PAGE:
Diatryma and several related genera of extinct flightless predators are often placed in a distinct order, Diatrymiformes, near Gruiformes.

The flamingos , which constitute the order Phoenicopteriformes in some classifications, are placed in the Ciconiiformes in this classification , but their relationships are still unknown. One area particularly in need of study is the relationships among the various groups of ratites ostriches, rheas, emus, moas , and others. Formerly, some authorities argued that these birds and the penguins arose independently from cursorial reptiles, but it is now generally agreed that all of them passed through a flying stage in the course of their evolution.

The ratite groups differ greatly in morphology and yet show remarkable similarities in palate and bill characters. The principal unanswered questions are how many different flightless lines evolved from flying ancestors and from how many different groups the flying ancestors evolved.

On zoogeographic grounds, it is likely that the isolated kiwi-moa, elephant bird , and emu-cassowary lines arose independently from each other and from ratites on the other continents.

But the ostriches and rheas could be descended from a common flightless ancestor because of the known former land connections from Asia to North and South America. Kiwis, ostriches, rheas, emus, and cassowaries are contained within order Struthioniformes in this classification.

All species of birds with the exception of the penguin, have a small region of their lungs devoted to "neopulmonic parabronchi". This unorganized network of microscopic tubes branches off from the posterior air sacs, and open haphazardly into both the dorso- and ventrobronchi, as well as directly into the intrapulmonary bronchi. Unlike the parabronchi, in which the air moves unidirectionally, the air flow in the neopulmonic parabronchi is bidirectional.

The syrinx is the sound-producing vocal organ of birds, located at the base of a bird's trachea. As with the mammalian larynx , sound is produced by the vibration of air flowing across the organ. The syrinx enables some species of birds to produce extremely complex vocalizations, even mimicking human speech. In some songbirds, the syrinx can produce more than one sound at a time. Birds have a four-chambered heart , [46] in common with mammals, and some reptiles mainly the crocodilia.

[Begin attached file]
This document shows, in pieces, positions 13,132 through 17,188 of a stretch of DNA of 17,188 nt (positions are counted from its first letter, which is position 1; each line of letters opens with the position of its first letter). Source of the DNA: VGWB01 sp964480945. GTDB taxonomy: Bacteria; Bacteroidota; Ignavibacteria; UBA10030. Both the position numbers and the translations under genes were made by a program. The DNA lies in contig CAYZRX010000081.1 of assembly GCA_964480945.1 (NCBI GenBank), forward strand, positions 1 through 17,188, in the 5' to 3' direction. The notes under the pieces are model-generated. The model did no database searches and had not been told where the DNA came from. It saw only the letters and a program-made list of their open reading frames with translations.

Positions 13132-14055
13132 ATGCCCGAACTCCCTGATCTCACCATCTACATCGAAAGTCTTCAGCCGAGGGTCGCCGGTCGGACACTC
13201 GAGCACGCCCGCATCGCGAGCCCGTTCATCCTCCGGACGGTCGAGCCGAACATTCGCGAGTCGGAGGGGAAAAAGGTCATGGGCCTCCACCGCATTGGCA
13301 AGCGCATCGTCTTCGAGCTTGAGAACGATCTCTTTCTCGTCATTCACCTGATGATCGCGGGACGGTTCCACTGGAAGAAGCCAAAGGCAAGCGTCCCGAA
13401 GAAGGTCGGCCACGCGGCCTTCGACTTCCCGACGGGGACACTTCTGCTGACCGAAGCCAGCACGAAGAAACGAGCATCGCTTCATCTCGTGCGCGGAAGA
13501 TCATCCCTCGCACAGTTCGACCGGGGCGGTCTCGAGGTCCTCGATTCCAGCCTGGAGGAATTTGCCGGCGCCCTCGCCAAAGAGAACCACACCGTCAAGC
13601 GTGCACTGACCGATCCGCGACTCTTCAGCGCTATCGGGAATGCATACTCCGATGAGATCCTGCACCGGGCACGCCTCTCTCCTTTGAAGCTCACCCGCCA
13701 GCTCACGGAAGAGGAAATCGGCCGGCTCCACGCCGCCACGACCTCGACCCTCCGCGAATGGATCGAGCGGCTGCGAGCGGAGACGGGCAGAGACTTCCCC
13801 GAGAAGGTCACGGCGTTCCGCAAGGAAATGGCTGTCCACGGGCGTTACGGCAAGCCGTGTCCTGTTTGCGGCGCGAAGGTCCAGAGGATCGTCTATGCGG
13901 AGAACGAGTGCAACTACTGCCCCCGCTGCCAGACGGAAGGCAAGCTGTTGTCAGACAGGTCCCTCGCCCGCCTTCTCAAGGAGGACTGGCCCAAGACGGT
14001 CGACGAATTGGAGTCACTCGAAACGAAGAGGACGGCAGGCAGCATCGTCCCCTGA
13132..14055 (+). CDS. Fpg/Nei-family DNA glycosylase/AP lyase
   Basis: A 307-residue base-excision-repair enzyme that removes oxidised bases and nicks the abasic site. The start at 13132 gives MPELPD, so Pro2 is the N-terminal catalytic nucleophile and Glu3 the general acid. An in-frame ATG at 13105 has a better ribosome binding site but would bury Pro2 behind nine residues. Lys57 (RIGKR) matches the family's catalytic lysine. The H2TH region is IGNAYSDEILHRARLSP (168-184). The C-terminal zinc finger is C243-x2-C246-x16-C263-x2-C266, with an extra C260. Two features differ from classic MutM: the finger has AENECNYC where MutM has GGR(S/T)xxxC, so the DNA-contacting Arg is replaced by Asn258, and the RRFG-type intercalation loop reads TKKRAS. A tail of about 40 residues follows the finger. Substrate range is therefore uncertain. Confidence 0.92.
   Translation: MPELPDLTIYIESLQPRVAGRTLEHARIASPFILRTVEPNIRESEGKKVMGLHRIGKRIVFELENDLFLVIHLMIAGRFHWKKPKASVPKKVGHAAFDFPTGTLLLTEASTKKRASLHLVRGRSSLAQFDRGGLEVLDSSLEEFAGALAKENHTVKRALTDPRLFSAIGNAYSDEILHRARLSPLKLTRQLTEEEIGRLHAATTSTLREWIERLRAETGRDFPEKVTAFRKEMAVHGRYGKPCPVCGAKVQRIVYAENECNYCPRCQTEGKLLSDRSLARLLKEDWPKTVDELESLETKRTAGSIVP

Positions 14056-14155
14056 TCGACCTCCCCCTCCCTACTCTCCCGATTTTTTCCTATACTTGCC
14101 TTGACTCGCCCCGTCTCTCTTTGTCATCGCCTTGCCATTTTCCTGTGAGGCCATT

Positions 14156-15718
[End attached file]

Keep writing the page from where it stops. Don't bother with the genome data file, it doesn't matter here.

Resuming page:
This adaptation allows for an efficient nutrient and oxygen transport throughout the body, providing birds with energy to fly and maintain high levels of activity. A ruby-throated hummingbird 's heart beats up to times per minute about 20 beats per second.

Many birds possess a muscular pouch along the esophagus called a crop. The crop functions to both soften food and regulate its flow through the system by storing it temporarily. The size and shape of the crop is quite variable among the birds. The avian stomach is composed of two organs, the proventriculus and the gizzard that work together during digestion. The proventriculus is a rod shaped tube, which is found between the esophagus and the gizzard, that secretes hydrochloric acid and pepsinogen into the digestive tract.

The gizzard is composed of four muscular bands that rotate and crush food by shifting the food from one area to the next within the gizzard. The gizzard of some species of herbivorous birds, like turkey and quails, [48] contains small pieces of grit or stone called gastroliths that are swallowed by the bird to aid in the grinding process, serving the function of teeth. The use of gizzard stones is a similarity found between birds and dinosaurs , which left gastroliths as trace fossils.

The partially digested and pulverized gizzard contents, now called a bolus, are passed into the intestine , where pancreatic and intestinal enzymes complete the digestion of the digestible food. The digestion products are then absorbed through the intestinal mucosa into the blood.

The intestine ends via the large intestine in the vent or cloaca which serves as the common exit for renal and intestinal excrements as well as for the laying of eggs. There are three general ways in which birds drink: Fluid is also obtained from food.

Most birds are unable to swallow by the "sucking" or "pumping" action of peristalsis in their esophagus as humans do , and drink by repeatedly raising their heads after filling their mouths to allow the liquid to flow by gravity, a method usually described as "sipping" or "tipping up". The only other group, however, which shows the same behavior, the Pteroclidae , is placed near the doves just by this doubtlessly very old characteristic.

Although this general rule still stands, since that time, observations have been made of a few exceptions in both directions. In addition, specialized nectar feeders like sunbirds Nectariniidae and hummingbirds Trochilidae drink by using protrusible grooved or trough-like tongues, and parrots Psittacidae lap up water. Many seabirds have glands near the eyes that allow them to drink seawater.

Excess salt is eliminated from the nostrils. Many desert birds get the water that they need entirely from their food. The elimination of nitrogenous wastes as uric acid reduces the physiological demand for water, [59] as uric acid is not very toxic and thus does not need to be diluted in as much water. Male birds have two testes which become hundreds of times larger during the breeding season to produce sperm. Some species of birds have two functional ovaries, and the order Apterygiformes always retain both ovaries.